Modern technologies for data collection, data processing, and highway design allow for accurate representation of terrain-specific information to support volume computations for earthwork. These technologies support the representation of existing ground, design, and final as-built surfaces that can be overlaid and differenced to obtain volumes. However, most state highway agencies still use, or even specify, the average-endarea method, which relies on a coarse abstraction of cross sections. Results of an investigation of three highway design and construction data sets indicated, as expected, that when the cross-section interval was decreased, average-end-area volumes approached those computed by the surfaceto-surface method. There could be exceptions, explainable by coincidence of the arbitrary cross-section interval and random variability of the terrain. Study results indicated that differences between the two methods could approach 5% when the cross-section interval was 100 ft. On one of the tested data sets, this difference in construction costs represented $112,500 for fill and $95,800 for cut. Source

Hong S.,University of Wisconsin - Madison | Hong S.,Yonsei University | Vonderohe A.P.,Vonderohe Consulting LLC
Transportation Research Record

The Global Positioning System (GPS) and geographic information systems (GIS) have been integrated for a wide range of transportation applications. When a linear datum is not implemented into the applications, a route measure is indirectly determined with snapped GPS-derived coordinates along roadway centerlines. Thus, uncertainties in output information are subject to various types of error and error sources in GPS and roadway centerline maps and their propagation through spatial operations. A method for uncertainty analysis is presented. The method estimates the quality of output information from GPS- and GIS-integrated applications for transportation. The method involves an analytical GPS error model and an error propagation model, assuming that a test road-way centerline map is representative of roadway centerline maps with the same nominal scale. In the case study, the method was applied to a winter maintenance application and a travel time study. The optimum input data set for each application was determined by sensitivity analysis that explored the impact of positional uncertainties on variations of output information computed from distance-based and non-distance-based computation models. Results indicated that the winter maintenance application required accurate input data because uncertainties in output information were accumulated as winter maintenance vehicles repeatedly treated roadways. However, for the travel time study, consistent output information was computed with a minute level of accuracy, so positional uncertainties in input data had a negligible impact on output information. Source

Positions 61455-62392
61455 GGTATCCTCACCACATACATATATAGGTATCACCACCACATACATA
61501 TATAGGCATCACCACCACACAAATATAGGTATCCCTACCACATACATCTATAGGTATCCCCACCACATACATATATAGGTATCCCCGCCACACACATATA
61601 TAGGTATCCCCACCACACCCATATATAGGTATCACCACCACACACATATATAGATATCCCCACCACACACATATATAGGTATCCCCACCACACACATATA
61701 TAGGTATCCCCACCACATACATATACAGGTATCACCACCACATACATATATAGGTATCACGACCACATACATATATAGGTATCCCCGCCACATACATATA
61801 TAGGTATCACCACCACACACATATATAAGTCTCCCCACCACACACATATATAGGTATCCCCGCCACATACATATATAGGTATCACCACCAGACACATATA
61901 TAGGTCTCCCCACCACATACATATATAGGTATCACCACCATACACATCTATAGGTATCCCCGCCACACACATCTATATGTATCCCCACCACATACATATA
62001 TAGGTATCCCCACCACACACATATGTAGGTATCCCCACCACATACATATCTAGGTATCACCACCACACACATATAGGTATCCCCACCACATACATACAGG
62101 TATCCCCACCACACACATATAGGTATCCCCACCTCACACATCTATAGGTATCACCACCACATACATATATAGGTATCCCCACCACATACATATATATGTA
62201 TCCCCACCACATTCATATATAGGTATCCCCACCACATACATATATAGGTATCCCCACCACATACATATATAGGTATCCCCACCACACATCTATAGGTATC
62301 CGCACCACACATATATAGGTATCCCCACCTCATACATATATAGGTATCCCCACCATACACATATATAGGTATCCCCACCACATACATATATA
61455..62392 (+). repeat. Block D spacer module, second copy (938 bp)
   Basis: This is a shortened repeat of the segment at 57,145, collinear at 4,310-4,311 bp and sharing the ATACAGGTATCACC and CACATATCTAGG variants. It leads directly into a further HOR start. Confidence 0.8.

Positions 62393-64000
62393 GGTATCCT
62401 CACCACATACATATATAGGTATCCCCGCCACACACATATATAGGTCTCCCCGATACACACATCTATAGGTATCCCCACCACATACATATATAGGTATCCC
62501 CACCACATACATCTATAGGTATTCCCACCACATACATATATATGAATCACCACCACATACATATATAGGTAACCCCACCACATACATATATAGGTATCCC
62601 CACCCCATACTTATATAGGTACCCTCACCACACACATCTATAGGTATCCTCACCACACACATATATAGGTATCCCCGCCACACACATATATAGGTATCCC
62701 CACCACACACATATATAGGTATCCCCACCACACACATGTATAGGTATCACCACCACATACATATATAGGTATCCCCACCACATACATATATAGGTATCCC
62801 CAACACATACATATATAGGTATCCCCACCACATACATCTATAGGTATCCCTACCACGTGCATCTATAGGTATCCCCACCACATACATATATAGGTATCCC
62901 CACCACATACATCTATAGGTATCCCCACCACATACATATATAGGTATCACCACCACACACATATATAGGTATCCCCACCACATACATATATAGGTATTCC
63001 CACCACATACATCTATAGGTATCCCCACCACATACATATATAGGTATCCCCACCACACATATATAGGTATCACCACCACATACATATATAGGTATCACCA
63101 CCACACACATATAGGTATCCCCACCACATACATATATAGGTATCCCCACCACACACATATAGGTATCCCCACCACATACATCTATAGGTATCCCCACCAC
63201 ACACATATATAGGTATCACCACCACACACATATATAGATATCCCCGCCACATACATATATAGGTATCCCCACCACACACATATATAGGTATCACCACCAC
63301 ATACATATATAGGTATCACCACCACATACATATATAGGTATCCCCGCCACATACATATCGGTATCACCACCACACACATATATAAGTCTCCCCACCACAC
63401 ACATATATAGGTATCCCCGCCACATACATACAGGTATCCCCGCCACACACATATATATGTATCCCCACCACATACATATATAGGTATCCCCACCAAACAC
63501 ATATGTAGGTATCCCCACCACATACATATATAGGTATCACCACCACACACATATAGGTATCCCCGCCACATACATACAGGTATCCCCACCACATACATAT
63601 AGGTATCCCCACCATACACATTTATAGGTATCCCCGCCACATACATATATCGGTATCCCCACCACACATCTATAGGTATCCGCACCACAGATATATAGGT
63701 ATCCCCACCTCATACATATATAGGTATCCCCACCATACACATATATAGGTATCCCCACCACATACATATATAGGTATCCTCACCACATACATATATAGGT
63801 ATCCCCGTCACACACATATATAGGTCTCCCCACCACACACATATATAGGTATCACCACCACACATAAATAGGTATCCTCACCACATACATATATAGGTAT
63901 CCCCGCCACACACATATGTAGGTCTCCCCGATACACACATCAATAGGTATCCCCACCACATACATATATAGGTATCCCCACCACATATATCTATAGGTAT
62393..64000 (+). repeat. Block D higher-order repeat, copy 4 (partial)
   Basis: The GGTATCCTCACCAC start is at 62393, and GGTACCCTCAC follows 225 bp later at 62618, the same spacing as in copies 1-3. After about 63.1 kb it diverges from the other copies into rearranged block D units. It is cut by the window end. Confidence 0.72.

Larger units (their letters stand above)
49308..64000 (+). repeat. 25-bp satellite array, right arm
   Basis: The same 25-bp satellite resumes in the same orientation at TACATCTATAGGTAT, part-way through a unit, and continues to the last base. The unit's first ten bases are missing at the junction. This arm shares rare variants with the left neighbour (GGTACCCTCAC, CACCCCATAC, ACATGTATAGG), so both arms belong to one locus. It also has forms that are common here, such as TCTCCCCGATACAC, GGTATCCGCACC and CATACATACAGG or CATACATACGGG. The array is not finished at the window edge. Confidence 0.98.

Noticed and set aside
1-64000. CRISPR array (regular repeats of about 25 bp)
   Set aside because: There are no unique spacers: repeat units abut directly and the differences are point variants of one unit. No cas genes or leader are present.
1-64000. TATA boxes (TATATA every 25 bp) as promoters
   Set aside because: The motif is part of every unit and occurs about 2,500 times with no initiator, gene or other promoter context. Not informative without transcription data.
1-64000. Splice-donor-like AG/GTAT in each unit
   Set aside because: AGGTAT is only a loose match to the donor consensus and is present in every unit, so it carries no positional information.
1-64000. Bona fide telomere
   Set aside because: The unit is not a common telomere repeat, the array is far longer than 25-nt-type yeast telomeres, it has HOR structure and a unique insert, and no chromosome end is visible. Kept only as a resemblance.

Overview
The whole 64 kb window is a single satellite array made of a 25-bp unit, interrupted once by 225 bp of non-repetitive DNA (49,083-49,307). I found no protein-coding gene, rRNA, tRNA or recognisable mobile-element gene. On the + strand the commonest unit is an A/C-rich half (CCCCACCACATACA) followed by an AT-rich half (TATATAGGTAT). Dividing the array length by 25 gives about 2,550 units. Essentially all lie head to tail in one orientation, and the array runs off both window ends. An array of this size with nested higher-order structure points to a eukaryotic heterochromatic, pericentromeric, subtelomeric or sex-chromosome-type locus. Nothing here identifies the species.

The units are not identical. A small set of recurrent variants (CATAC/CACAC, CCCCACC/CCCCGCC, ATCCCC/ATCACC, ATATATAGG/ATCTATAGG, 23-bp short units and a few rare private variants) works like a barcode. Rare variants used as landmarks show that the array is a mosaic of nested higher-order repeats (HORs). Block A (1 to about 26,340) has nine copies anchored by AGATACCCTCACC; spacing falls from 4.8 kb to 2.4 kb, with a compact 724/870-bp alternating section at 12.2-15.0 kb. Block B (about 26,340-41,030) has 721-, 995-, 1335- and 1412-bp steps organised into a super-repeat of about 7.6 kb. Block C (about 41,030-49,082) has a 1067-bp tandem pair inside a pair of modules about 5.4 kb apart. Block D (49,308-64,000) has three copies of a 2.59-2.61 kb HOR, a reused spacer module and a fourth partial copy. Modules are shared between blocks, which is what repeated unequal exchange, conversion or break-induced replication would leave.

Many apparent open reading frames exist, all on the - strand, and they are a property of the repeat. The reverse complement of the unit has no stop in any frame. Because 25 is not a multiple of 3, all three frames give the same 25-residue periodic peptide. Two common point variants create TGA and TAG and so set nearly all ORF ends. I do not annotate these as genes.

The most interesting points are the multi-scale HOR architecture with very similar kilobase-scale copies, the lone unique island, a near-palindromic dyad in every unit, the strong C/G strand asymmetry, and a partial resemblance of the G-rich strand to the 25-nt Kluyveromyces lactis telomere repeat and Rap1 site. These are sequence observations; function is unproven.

Vonderohe A.,Vonderohe Consulting LLC | Hollister B.,Methods Development Unit
Transportation Research Record

When designed, horizontal and vertical highway alignment components are parametrically described geometric objects (e.g., smooth curves and straight lines). However, surface models resulting from highway design and for use in construction by automated machine guidance (AMG) are not geometrically smooth. Rather, they are triangulated irregular networks containing straight line segments that serve as edges of contiguous triangular facets. Designers and construction contractors must decide how frequently to discretize parametric design objects for adequate representation by such line segments in surface models. Higher data frequencies, or densities, result in more accurate representations of design. However, high data densities lead to large file sizes, greater storage and data management requirements, and greater data transfer times. This paper presents mathematical derivations that relate minimum required data densities to error tolerances for horizontal and vertical curves. Geometry, physics, and quantifiable human factors are used to couple expressions of tolerable error with parameters of curves and, more fundamentally, with design speeds. An example is provided in which the method was used to produce interim standards for electronic design-AMG for data-sharing pilot projects with the Wisconsin Department of Transportation. The mathematics should be straightforward for incorporation in design software to ensure that individual design objects, groups of objects, or entire corridors are represented to acceptable levels of accuracy, with minimum data requirements, in surface models used for construction by AMG. The scope of this research is limited to control of discrete errors in representations of smooth curves by straight line segments. Uncertainties resulting from measurements are not addressed. Source